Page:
I recently met with a first-grade student for our second orientation and mobility (O&M) lesson. He had been issued a cane and tip by a previous certified orientation and mobility specialist (COMS). At about 20 minutes into our 60-minute lesson, he began to complain of being tired. This puzzled me because I have been his teacher of students with visual impairments (TVI) for the past two years, and he is always a ball of energy. I began to ask myself, “Is he tired because we are working after school? Is he tired because he doesn’t like what we are doing? Or is he tired because of the weight of his cane and tip?”
We located a bench and sat down for a break. As we sat I had him identify the parts of the cane. When he identified the tip, I asked him why he had the large roller ball tip. His response was, “I don’t know”. I asked him if he would be willing to try out another tip, and he replied enthusiastically, “YES!”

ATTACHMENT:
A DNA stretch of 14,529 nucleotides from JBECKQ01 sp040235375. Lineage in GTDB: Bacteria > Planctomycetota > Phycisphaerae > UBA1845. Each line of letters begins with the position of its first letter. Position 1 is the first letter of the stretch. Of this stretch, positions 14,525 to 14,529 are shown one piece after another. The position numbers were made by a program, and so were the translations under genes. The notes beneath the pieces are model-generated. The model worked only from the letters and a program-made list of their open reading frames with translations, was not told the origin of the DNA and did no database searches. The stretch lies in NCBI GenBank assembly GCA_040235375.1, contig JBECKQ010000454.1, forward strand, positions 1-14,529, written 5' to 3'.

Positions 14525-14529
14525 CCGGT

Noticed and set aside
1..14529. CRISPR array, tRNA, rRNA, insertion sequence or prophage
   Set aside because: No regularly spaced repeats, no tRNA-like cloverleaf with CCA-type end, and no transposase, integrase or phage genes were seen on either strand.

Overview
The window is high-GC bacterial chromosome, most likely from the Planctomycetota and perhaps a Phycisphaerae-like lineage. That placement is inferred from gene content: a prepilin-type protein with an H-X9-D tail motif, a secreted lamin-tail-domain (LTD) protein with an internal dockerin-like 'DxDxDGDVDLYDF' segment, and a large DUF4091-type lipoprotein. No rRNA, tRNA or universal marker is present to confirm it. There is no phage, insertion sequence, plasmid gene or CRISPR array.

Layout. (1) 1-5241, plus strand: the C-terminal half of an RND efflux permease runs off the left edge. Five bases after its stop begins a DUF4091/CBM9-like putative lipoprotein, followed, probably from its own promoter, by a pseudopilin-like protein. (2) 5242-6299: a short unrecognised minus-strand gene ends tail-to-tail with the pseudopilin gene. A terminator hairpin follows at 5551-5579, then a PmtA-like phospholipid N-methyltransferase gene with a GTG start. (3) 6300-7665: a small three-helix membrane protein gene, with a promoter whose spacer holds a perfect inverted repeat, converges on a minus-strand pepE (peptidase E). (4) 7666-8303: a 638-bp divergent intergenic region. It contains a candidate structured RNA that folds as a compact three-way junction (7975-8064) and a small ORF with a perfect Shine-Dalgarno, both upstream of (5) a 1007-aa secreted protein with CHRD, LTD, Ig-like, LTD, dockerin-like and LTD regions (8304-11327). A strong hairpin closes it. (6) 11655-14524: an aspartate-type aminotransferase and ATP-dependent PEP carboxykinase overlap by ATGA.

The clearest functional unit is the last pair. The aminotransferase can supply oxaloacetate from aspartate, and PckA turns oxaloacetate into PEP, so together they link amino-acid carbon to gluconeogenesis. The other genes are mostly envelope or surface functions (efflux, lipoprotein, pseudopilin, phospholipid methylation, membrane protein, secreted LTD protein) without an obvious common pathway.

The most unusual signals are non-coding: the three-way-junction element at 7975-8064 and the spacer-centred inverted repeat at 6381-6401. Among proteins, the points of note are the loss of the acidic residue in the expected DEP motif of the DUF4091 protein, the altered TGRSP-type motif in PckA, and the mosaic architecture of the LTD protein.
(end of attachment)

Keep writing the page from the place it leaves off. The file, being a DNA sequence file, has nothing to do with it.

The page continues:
I located two alternative tips: a roller marshmallow tip and a ceramic tip. We continued the lesson with the different tips. At the end of the lesson, I asked him if he wanted to change his tip back to the large roller ball. His reply was, “No, thanks; may I keep the roller marshmallow tip?” Thanks to this interaction with my student, I decided to share descriptions of various cane tips and their specific uses.
A pencil tip is a thin and straight tip at the end of a white cane. This tip is usually used for two-point touch (tapping the ground) because it can become stuck in the cracks and crevices of a sidewalk or parking lot if it was in constant contact with the ground. Pencil tips are mostly made of plastic and nylon. The cost is about $2.50. The weight of this tip is about 8 grams.